Tuesday, August 30, 2011

Once more, for old time's sake

I took this video of Gristle a long time ago, before I left Guangzhou. I edited it and was going to translate it for your pleasure, but I got bored halfway through. So if you don't speak Chinese, nothing past the first thirty seconds will be comprehensible. Nevertheless I believe that his indomitable spirit can be enjoyed by all.

The new semester at my (former) place of employment begins this week. Best wishes to Andy, zero wishes to my replacement, whose presence I'm sure only serves to remind the students of the deep sorrow they felt when they lost me. Medium wishes to my students. I'm sure you'll do fine.

Thursday, July 21, 2011

We Tell Ourselves Guangzhou Stories in Order to Live

Flight CX872, Seat 60H: Showing 1 out of 1 customer review.

Airbus, more like Amistadbus! (2 out of 5 stars)


  • inside the plane.
  • had seatbelt.
  • did not really resemble the historical Amistad.


  • One flight attendant spent the majority of our 12-hour flight flirting with a passenger standing in the galley who, the last time I passed, had just noted that he speaks “some high-school Spanish.” A request for a glass of water was met with a chirpy, “No worries!”, though she made no move to get me water or otherwise break eye contact with the hunky Hispanophone. Water took 20 minutes to arrive, was lukewarm.

  • Seat 60H is close enough to the front of the plane that you can see people in Business class getting better service than you are, but far enough back that in a LOST-type plane crash scenario, your half of the plane would break off and land in the middle of the island, no one would care when you were introduced halfway through the season, and you’d be stuck with a bunch of unrelatable characters and everyone would be rooting for you to die.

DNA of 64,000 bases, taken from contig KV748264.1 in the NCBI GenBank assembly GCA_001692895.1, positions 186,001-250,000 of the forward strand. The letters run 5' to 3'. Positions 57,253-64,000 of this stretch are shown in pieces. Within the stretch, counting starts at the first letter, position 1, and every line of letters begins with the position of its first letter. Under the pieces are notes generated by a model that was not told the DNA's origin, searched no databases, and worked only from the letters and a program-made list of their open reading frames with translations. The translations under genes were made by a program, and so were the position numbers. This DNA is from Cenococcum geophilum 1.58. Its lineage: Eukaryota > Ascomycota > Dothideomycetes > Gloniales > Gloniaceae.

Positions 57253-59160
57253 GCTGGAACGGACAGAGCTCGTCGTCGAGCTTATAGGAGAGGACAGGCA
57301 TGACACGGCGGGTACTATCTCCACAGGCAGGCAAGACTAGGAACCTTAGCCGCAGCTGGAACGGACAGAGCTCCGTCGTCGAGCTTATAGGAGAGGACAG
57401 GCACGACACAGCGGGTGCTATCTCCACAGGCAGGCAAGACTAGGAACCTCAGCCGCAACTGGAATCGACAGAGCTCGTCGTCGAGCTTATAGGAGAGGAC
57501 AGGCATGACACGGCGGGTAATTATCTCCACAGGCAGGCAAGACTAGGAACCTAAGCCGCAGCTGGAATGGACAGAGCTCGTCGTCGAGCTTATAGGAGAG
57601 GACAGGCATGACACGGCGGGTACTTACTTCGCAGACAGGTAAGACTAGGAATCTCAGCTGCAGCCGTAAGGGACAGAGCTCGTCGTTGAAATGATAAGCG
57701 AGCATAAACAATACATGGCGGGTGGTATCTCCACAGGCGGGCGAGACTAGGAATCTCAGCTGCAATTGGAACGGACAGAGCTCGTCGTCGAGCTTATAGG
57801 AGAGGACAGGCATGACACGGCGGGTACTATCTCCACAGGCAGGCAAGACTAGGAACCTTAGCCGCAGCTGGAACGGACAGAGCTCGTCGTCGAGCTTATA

• My mother, traveling next to me in seat 60J (seat 60I went home after being teased by its classmates for wearing 29 pairs of glasses) forwent the standard meals in favor of the “fruit plate” option which turned out to be: one small chunk each of watermelon, cantaloupe, apple, peach. Several grapes. One small, small plate of fruit. “I’m so hungry!” whispered mom, five hours outside of Hong Kong. “See if you can find me some cookies!”

    “How many packs?”


    “What’s several?”

    “Three. Four. Let’s say four.”

    Son went to galley to get cookies. (“‘¡Tengo frio!’, that sort of thing.”) Flight attendant looked up at son as he grabbed a whole handful of Snack Packs and said, concerned, “Are you sure you don’t want a sandwich or something?” Son was embarrassed, refused to get mother cookies for remainder of flight.

  • Someone vomited in one of the bathroom sinks. They tried to wash it out but you could still totally tell.

  • I had to leave Guangzhou for the last time in probably many years, possibly forever. The Guangzhou Story is also ending because I no longer live in Guangzhou. You — all of you who have read, commented, and occasionally mentioned me to friends (even negatively, or pityingly) — have been wonderful.

    Maybe if, later, I have some reflections on my Guangzhou experience, I’ll come back here and share them with you. Maybe if I ever finish subtitling a short video of Gristle I took on our May 1st vacation, I’ll post that here, too.

    For now, though, thanks for the memories. I have some plans for future web projects; if you’d like to be kept in the loop, follow me on twitter and I’ll let you know if and when I do anything, ever again.